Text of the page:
Rush Limbaugh used his radio program today to reiterate his “heartfelt” apology to Sandra Fluke, the Georgetown Law student that he labeled a “prostitute” and a “slut” last week for her vocal support for covering contraception in health care plans.
Today’s show was also an opportunity to address the news that a number of advertisers have decided to pull their dollars from the program (the figure has gone from six to eight). AOL has added itself to this list.
“We have monitored the unfolding events and have determined that Mr. Limbaugh’s comments are not in line with our values. As a result we have made the decision to suspend advertising on The Rush Limbaugh Radio show,” said AOL spokesperson Maureen Sullivan.
Limbaugh said that the choice to advertise is up to the advertisers, but it’s not about them. He argues that these advertisers did very well financially as a result of their business relationship, and he’ll find other advertisers. In fact, he’s rejected advertisers in the past, such as General Motors.
“No radio broadcast will succeed by putting business ahead of the needs of its loyal audience, and that audience is you,” he continued. Perhaps a bit of audience pandering is part of his crisis strategy. You can listen to his show here.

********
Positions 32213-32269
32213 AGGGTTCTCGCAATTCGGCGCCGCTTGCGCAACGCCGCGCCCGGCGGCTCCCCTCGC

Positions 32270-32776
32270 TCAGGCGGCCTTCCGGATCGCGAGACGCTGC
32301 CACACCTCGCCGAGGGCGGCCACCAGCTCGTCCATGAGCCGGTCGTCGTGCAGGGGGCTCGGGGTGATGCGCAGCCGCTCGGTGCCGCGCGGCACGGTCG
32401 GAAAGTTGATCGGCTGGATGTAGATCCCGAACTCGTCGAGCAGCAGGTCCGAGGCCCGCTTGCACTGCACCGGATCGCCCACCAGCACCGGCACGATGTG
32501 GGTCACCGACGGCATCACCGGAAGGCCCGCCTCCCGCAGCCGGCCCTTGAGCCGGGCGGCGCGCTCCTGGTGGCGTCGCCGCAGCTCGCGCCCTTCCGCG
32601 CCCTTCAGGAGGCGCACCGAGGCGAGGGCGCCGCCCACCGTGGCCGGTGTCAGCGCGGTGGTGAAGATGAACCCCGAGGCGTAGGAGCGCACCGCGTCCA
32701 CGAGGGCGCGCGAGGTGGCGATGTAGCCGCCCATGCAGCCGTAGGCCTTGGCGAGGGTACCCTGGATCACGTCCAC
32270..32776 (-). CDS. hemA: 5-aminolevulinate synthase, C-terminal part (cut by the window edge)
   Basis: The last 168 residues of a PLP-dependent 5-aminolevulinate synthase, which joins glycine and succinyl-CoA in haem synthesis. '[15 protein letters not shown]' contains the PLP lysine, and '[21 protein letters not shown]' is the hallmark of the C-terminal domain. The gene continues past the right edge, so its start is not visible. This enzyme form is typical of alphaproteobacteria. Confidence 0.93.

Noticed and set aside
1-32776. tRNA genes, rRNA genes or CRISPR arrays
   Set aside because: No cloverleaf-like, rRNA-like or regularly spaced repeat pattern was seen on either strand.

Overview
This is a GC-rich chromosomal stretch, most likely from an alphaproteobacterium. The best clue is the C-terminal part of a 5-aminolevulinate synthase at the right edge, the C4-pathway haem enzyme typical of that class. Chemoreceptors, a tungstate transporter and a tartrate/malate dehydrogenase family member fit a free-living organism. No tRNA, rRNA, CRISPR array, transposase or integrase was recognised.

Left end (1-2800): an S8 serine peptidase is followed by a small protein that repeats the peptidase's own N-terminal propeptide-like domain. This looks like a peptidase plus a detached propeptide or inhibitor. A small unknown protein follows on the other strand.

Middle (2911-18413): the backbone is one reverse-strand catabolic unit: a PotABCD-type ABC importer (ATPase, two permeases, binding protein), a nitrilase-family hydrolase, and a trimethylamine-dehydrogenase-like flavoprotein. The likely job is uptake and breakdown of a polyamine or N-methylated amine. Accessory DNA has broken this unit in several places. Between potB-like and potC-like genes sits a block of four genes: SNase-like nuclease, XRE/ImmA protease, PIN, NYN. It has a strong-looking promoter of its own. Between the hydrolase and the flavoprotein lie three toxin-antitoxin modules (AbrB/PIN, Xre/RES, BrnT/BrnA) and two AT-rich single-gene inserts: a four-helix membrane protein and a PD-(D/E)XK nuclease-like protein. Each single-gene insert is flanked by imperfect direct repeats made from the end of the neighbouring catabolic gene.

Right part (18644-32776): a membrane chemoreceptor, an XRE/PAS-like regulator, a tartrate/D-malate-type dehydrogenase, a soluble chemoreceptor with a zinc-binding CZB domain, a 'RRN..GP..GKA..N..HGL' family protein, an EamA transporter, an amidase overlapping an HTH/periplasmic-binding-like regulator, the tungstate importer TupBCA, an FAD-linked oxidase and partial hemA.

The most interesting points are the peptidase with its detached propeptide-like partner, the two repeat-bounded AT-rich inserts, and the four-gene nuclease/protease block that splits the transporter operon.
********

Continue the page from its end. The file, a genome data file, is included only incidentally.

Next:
Appearing on The View today, Fluke said that given the nature of the statement, she doesn’t think his words “change anything.” Even disgraced radio personality Don Imus called the apology “lame.” When you get scolded by someone who had his show cancelled because of racist statements he made, you know you’re in trouble.
And The Washington Post points out that Limbaugh has made offensive statements in the past and has bounced back without a scratch, unlike the aforementioned Imus. However, this time Limbaugh is dealing with a new ratings system that could lower his numbers, more competition, and a situation that, according to a talk show consultant, is now “in the hands of an angry public.” One Hawaii station has already said it’s dropping Limbaugh’s show.
The article ends with reference to an apology from MSNBC’s Ed Schultz to conservative broadcaster Laura Ingraham. He, too, used some of this same vile language to attack her a while back. Schultz went on the air to say he was sorry, talking about the shame he brought on his company and his family.
“Ingraham responded by accepting the apology — at which point the matter died,” the story says.
[image: Micah Walter/REUTERS]